This trenchant comment on the Petraeus affair just in from film biographer Beverly Gray:

    "So David Petraeus is resigning because he slept with his biographer. I'd say here's a case where she got a little too close to her subject."

    DO YOU HAVE TO "LIKE" THE SUBJECT YOU PICK?

    November 6, 2012

    Tags: Choosing a subject, Deirdre Bair

    Deirdre Bair. What does "like" mean?
    Biographers are often asked whether they "like" the person they've chosen as a subject, or some version of that question. The implication is that if one is going to be stranded on the desert island of research with another human being for years on end, one had damn well better be able to enjoy his or her company, and be able to make the reader enjoy it for five hundred pages, too. (more…)

    HELLO AGAIN....

    November 5, 2012

    If you looked at the date of my last post for October and noticed that there's a year missing between it and the first post for November, it's not you; it's me.

    I was away doing other things, including a bit of recalibrating of my own Elephant, a.k.a., SARA AND ERSKINE, (more…)

    FOLLOWING UP FOR A LITERARY GIANT

    November 3, 2012

    Tags: "A Problem of Churchillian Proportions" (link to)

    Paul Reid.
    What could be more daunting for a writer than standing in for one of the twentieth century's most admired and popular biographers, especially when the biographer was an idol and a close friend?

    Chosen to write the third and final volume of The Last Lion, the late William Manchester's biography (more…)

    JAMES MCGRATH MORRIS ON THE CURRENT STATE OF BIOGRAPHY

    November 1, 2012

    Tags: James McGrath Morris (Author)

    James McGrath Morris
    Worth reading: An interview with journalist and biographer James McGrath Morris takes a look at the current publishing scene in biography. Morris, the founder of Biographers International, is the author of Pulitzer: A Life in Politics, Print, and Power and The Rose Man of Sing-Sing. (Thanks to blogger Beverly Gray for the pass-along.)


        The disciple of a famous sculptor came upon his master carving an elephant from a huge, shapeless chunk of stone. "Master," cried the disciple, "What splendor! What realism! What insight! How do you do it?" "Simple," replied the sculptor. "You just cut away everything that isn't elephant."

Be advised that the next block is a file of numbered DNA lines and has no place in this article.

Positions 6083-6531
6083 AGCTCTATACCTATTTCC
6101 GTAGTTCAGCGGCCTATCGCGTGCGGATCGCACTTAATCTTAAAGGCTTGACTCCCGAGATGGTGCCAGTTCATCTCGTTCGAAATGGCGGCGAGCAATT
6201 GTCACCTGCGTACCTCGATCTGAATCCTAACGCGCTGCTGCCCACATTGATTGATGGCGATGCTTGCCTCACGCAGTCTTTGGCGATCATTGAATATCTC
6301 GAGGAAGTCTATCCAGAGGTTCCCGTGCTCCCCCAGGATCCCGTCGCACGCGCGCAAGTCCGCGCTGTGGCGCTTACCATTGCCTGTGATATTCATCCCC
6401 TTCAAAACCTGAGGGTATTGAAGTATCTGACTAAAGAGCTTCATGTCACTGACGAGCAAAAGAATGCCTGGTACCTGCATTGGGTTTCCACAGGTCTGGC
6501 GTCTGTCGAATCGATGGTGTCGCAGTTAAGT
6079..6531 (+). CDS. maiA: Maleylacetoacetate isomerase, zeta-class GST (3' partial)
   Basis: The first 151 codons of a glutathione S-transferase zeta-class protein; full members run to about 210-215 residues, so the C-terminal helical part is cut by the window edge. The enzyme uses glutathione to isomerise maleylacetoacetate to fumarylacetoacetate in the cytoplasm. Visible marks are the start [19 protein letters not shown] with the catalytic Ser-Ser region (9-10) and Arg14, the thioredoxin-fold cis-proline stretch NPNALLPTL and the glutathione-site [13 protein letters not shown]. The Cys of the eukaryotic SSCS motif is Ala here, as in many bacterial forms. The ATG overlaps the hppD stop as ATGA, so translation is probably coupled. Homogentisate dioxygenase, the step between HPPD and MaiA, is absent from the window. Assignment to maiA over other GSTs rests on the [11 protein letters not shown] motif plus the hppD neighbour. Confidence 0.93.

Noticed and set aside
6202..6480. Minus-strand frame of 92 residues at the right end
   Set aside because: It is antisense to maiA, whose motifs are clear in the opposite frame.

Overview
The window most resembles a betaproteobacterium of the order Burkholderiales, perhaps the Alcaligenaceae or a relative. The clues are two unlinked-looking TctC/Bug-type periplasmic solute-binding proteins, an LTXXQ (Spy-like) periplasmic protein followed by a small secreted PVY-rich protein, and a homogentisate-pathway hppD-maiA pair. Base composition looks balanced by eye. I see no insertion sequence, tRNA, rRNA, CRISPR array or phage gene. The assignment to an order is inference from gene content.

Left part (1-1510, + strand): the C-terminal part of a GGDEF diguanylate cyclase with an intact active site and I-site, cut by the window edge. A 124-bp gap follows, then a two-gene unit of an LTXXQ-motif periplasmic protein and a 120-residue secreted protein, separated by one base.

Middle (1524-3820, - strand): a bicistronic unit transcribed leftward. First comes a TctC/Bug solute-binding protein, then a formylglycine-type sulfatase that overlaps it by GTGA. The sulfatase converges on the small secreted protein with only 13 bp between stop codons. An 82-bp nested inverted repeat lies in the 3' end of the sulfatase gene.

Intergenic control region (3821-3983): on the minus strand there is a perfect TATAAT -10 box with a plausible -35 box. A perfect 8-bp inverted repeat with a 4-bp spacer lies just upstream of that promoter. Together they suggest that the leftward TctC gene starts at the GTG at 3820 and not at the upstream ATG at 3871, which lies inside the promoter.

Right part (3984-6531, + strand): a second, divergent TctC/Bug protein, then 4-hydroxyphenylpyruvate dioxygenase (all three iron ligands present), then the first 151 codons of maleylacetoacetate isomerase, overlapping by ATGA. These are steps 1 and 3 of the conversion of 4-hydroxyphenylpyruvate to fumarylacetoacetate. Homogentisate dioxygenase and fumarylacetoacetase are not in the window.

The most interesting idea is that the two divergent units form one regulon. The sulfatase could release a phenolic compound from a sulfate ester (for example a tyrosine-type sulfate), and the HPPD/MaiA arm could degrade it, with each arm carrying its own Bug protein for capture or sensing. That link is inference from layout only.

Stalking the Elephant is a blog about creating an elephant from a chunk of stone, a.k.a. writing a biography.

        It's also about the biographer's writing life (well, mine, anyway) and a work in progress, SARA AND ERSKINE, AN AMERICAN ROMANCE. This is an intimate reconstruction of the life of SARA BARD FIELD, a World War One-era minister's wife, suffragist, and poet, and her extraordinary affair with an outspoken attorney, philosophical anarchist, and Renaissance man CHARLES ERSKINE SCOTT WOOD.

    Subscribing is easy.

        This couple takes up a lot of time (not to mention a lot of oxygen), and since I don't have a regular posting schedule, the best way to receive updates is to sign up to be notified when I post something new.

         Here's how: On the blog page, click on the RSS button of your browser. (In Firefox: Go to the Bookmarks menu and select "Subscribe to This Page.") You can then check to see if there's been an update in the RSS feed of your browser's toolbar.




    Visit the RESOURCES page and take advantage of a growing list of links, blogs, and books for anyone interested in biography and writing lives.


      Sidebar Photo Credit: Elephant Country Web